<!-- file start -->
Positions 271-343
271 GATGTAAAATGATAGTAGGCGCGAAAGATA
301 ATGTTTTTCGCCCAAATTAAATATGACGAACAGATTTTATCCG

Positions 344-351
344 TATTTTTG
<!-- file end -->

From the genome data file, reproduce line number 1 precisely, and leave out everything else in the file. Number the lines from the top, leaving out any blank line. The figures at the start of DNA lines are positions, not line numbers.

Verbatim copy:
Positions 271-343